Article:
In East Africa, we are excited that Duncan Onyango, a longtime supporter of Acumen in the region, has joined as Country Director. Duncan brings real knowledge of our work and extensive local experience, most recently leading Rift Valley Railways as Group Chief Finance Officer. These professionals join Godfrey Mwindaare, who leads our West Africa office after managing a private sector portfolio of about $4 billion at the African Development Bank. It’s thrilling to be building our future together with this dynamic global team.
I’m also excited to announce that Naveed Riaz, CEO of Citigroup Africa, has joined our Global Board of Directors. Paul Polman, CEO of Unilever, and Antony Jenkins, Group Chief Executive of Barclays, are now members of our Global Advisory Council. Each brings a track record of leadership in corporate citizenship and an understanding of the role that corporations can play in our interconnected world.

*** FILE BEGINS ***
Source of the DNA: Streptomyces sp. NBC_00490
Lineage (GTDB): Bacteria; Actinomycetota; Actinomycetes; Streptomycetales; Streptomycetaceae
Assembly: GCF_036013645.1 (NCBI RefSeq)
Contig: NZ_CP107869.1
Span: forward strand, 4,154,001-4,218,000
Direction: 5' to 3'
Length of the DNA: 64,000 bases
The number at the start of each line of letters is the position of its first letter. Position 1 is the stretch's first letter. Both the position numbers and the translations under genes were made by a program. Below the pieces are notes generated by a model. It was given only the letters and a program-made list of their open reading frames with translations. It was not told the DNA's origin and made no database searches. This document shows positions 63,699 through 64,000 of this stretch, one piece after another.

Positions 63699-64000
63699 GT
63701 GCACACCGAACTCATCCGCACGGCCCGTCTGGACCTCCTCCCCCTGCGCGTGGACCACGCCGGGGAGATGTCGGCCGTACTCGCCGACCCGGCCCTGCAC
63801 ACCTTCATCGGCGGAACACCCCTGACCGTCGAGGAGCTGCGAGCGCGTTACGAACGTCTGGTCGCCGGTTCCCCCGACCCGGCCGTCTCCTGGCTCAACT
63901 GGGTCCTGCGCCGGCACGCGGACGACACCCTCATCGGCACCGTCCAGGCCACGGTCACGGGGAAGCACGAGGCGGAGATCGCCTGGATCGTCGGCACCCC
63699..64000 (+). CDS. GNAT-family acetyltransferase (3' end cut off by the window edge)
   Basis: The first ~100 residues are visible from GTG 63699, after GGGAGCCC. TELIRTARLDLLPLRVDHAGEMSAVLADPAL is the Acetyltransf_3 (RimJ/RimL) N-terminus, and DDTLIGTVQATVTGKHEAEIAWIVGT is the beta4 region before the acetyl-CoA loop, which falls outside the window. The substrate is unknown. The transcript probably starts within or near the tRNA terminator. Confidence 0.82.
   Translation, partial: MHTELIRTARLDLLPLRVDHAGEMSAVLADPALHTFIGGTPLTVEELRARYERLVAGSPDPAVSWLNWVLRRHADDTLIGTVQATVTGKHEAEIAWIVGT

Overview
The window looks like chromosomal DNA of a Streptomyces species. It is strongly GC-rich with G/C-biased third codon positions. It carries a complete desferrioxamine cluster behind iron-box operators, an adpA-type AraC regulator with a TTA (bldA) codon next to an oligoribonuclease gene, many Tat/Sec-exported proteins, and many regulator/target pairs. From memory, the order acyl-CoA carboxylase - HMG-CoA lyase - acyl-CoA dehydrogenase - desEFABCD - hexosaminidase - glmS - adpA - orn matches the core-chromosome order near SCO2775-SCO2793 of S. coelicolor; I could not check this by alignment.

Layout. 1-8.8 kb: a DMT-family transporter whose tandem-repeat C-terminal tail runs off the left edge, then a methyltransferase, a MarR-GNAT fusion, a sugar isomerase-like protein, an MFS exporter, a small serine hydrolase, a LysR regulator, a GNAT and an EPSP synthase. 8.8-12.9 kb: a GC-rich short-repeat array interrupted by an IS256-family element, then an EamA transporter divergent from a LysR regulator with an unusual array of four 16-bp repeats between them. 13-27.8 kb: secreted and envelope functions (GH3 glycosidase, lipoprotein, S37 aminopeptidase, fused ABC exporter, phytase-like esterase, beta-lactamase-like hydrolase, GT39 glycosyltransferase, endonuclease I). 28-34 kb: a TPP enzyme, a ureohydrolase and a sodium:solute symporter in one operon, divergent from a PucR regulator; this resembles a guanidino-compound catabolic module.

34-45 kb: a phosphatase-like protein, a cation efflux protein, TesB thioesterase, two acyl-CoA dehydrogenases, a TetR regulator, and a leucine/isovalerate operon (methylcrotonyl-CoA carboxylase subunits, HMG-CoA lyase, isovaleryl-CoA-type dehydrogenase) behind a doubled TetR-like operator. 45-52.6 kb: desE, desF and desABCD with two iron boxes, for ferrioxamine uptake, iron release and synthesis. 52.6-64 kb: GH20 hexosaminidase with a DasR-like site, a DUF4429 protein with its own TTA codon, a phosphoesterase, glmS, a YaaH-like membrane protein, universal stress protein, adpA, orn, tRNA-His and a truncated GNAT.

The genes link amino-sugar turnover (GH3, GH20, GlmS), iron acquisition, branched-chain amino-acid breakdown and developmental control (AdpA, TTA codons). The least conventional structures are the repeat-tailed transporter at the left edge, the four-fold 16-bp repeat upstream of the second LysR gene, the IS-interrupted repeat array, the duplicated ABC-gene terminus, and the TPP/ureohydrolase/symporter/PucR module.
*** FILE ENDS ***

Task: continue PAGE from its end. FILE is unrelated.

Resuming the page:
Obviously, people represent the heart of change. I’ve been inspired by the growth of the Acumen Fellows program. The seventh class of Global Fellows has just arrived in New York. The East Africa Regional Fellows program has just closed the call for applications after having received over 600 entries. And we are in the midst of calling for applications across Pakistan for our new Pakistan Fellows Program, so please join us in spreading the word. I could not be more encouraged by this next generation, who are all so willing to work toward building new systems for change. I imagine adding hundreds of leaders that span geography, race, ethnicity, religion, and class every year, all bound by a shared commitment to a world where all people have greater choice and opportunity, where all individuals have dignity.